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TOP O' THE MORN: Focusing on winter mornings
Dawn was heralded by a soft glow behind the Cascade mountains, a glow which deepened, outlining each peak and lighting the foothills. Waters of the bay reflected the light while bare limbs of trees stood starkly silhouetted against the morning light.
To the southwest, the Olympic mountains waited breathlessly as each snowfield came bathed in a rosy hue, dark canyons streaking the undergirding of pale blue mist.
And far to the south, Mount Rainier stood sentinel between the ranges, her eastern slopes tinged with morning light, her cloud-cap jauntily in place.
These are only the vanguards of a Whidbey Island midwinter morning. Closer, tall fir trees stand in somnolent wonder at another day on the point while Crooked Spit glistens, its arm guarding the softness of the bay.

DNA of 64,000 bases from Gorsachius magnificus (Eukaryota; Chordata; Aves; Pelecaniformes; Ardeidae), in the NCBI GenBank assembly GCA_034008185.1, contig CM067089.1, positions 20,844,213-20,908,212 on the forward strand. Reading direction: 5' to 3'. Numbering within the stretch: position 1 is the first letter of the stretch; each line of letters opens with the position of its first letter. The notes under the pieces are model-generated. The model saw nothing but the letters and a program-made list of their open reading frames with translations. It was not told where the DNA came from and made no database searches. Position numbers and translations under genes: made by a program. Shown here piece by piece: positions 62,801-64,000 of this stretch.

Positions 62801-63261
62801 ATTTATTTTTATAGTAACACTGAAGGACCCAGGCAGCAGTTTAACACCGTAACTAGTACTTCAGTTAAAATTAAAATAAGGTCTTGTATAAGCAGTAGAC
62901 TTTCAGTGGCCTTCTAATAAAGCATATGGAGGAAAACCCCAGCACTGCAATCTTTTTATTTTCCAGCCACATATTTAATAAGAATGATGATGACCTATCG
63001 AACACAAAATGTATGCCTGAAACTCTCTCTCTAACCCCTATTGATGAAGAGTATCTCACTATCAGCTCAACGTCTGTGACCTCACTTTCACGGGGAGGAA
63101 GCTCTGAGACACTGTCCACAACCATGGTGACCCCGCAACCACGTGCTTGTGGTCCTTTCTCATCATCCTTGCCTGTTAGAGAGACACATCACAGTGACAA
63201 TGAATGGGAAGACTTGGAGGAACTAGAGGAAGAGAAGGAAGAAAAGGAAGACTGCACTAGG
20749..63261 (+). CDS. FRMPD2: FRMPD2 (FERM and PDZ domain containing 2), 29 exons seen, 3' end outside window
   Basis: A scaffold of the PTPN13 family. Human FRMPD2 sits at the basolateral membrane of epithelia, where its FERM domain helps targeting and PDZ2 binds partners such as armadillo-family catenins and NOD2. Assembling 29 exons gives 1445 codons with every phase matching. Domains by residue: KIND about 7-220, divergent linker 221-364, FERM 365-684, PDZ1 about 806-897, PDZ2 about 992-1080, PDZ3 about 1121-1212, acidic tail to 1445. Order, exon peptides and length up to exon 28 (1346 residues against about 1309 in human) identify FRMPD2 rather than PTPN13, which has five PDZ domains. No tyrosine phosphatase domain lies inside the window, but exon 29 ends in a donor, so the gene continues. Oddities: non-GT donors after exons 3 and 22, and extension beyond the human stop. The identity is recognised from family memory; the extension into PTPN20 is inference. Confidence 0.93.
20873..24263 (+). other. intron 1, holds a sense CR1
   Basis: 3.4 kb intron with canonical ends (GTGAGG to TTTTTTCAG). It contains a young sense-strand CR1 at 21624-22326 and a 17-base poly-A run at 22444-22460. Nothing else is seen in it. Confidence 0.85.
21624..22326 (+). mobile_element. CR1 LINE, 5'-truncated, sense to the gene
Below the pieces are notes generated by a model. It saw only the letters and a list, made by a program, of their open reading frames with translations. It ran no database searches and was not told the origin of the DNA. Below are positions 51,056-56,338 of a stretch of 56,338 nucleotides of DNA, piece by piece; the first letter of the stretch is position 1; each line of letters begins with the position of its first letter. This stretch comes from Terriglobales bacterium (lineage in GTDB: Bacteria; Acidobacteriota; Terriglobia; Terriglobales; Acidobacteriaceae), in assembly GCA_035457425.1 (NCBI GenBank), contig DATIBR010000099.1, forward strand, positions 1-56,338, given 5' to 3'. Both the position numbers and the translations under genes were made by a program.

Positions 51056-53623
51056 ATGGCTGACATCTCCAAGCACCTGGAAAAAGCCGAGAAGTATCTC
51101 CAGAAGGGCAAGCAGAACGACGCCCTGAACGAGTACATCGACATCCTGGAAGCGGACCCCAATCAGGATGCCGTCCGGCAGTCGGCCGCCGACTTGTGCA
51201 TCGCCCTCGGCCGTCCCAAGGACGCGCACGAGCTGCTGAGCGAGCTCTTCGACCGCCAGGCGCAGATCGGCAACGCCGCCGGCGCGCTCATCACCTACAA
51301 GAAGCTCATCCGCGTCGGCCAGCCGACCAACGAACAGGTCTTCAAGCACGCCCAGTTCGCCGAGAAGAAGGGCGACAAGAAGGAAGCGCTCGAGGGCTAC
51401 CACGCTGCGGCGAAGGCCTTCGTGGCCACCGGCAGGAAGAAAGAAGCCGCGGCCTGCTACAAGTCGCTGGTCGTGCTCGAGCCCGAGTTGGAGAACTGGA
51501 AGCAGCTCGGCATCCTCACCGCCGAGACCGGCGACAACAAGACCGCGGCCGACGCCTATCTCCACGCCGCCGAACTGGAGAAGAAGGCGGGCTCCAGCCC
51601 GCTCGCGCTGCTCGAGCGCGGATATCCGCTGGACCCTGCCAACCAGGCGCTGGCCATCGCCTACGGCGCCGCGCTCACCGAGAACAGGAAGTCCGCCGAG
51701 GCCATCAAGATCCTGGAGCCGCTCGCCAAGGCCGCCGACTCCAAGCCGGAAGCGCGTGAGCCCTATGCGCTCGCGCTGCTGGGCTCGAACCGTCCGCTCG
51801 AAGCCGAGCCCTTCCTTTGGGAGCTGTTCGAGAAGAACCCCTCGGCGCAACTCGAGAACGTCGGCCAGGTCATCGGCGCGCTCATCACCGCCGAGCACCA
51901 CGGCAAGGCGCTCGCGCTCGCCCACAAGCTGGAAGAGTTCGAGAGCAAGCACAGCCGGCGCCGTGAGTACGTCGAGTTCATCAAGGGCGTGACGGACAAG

On the bluff across from the point the first rays of sun glint from morning windows. And suddenly the whole of the morning sky is reflected with little flecks of clouds dappling the glory of the sunrise.
Bare trees that so few weeks ago were full with leaves of fall raise limbs to the sky. Far from deserted, the bare limbs fill with teeny birds tiny fluffs of feathers that move with lightning speed; a seagull perches on a light pole and a flock of starlings land complainingly on the lawn.
Brown leaves on the young oak outside the window still cling and thin green stalks of the new laburnum tap knowingly on the pane. Whether we look or whether we listen, we hear life murmur or see it glisten.
Inside, the prayer plant unfolds its red-ribbed leaves; the shamrocks sleep, awaiting new growth for March 17; the Christmas cacti vie for the most rewarding cascade of blossoms and the first tiny red bracts of poinsettias that wintered over point their pleasure at the sun.
Across the street now stirring with early workers on their way to the days struggle, frost glints whitely on the roof.
A student, clutching his lunch walks briskly, his breath a cloud of white above his bundling.